What are the best ski resorts for beginners in Europe? Opinions are divided. Many people end up at one of the larger, well-known resorts but they’re often too big and too intimidating, which can be off-putting for the nervous first timer. Is might be better to choose a small, little known centre where you’re on first name terms with everyone in the village within 24 hours, the slopes are empty and everything costs less.
The truth is, as with so many things in skiing, that the best ski resorts for beginners in Europe depends on many factors. These include the weather, who you’re with, what your teachers are like and your attitude to it all, as much as anything. But you can hedge your bets by choosing according to your most likely taste. And there are a few things that anyone can do to improve their chances of a successful first trip to the mountains.
Firstly, try it out before you go. With half a dozen indoor snow centres across the UK and more than 60 dry slopes, it’s well worth going along if only just to try the gear on before you leave Blighty. If you live in England, a scheme called GoSkiGoBoard has been set up to give anyone a tailored (and hopefully affordable) introduction to snowsports with free taster sessions and discounted, all inclusive packages of first timer lessons. Similar schemes are offered by individual centres in Northern Ireland, Scotland and Wales.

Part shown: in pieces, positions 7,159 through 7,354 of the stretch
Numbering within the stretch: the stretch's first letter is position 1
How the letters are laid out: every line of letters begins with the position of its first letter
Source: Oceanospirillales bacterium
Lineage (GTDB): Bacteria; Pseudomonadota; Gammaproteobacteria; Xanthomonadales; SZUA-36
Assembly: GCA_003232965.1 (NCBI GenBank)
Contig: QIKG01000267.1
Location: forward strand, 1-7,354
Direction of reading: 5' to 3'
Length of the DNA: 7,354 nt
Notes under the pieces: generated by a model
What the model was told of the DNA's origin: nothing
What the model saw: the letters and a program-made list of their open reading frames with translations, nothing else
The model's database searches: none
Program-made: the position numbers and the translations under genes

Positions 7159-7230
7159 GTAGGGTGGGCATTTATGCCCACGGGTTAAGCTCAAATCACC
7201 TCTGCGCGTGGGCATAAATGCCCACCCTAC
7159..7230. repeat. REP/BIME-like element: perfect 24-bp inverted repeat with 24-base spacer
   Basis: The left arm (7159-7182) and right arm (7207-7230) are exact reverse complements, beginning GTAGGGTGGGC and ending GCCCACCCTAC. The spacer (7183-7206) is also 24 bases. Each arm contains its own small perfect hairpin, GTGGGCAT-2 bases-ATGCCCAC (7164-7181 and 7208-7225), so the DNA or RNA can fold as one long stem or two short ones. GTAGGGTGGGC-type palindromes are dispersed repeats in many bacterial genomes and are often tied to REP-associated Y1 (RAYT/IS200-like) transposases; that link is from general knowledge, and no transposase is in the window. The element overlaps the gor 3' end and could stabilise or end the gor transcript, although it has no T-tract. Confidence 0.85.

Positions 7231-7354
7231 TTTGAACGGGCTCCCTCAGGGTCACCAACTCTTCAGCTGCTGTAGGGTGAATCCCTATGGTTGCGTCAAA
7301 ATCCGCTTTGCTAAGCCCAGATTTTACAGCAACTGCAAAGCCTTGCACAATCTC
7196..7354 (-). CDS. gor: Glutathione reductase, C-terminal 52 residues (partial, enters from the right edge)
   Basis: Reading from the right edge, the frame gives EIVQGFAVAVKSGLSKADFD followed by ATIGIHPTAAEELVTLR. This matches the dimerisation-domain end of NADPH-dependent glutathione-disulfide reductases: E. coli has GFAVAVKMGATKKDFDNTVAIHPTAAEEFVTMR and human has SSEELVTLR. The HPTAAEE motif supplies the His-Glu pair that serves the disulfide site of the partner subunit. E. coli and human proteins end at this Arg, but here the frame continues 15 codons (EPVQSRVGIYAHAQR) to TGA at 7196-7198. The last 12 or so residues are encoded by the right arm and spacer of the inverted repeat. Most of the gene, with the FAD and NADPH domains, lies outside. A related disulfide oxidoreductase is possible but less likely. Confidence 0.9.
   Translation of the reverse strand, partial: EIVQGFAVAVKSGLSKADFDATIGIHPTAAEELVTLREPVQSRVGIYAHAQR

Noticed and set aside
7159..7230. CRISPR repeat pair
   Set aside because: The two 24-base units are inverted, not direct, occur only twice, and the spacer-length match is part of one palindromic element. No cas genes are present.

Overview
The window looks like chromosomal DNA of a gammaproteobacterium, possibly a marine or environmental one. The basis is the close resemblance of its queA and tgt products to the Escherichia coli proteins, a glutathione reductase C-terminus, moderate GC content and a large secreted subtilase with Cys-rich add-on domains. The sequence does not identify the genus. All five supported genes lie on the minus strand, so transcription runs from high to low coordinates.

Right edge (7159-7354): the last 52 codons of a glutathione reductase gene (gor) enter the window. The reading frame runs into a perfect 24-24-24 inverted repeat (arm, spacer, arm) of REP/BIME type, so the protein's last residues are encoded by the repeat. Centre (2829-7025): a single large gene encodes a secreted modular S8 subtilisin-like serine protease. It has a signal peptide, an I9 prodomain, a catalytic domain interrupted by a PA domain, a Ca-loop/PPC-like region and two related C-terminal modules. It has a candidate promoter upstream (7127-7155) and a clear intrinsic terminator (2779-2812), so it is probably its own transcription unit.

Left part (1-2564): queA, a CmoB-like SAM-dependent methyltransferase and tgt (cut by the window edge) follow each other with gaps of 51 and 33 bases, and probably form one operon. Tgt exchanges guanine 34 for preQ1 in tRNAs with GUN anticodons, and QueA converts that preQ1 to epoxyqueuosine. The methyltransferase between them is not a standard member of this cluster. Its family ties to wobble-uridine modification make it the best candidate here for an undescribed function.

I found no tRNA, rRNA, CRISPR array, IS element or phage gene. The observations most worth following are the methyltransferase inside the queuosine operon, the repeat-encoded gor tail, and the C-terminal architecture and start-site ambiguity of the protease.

You’ll save a lot of time and money when you arrive in resort if you know what you’re doing and have all the kit you need on arrival. But let’s get down to business. Here’s our run down of the 10 best ski resorts for beginners in Europe.
If you’re dubious about how much you want to be immersed in the ski world on your first trip, a good compromise could be a city ski break. Igls is a historic village above the Tirolean capital of Innsbruck and has uniquely hosted three Olympic downhill races – including one of the most famous in history, won by Franz Klammer. But most of this intimate little mountain area is suited to first timers so you’ll have great personal attention but with a big city and all the attractions of hundreds of shops, restaurants and other attractions lying below you.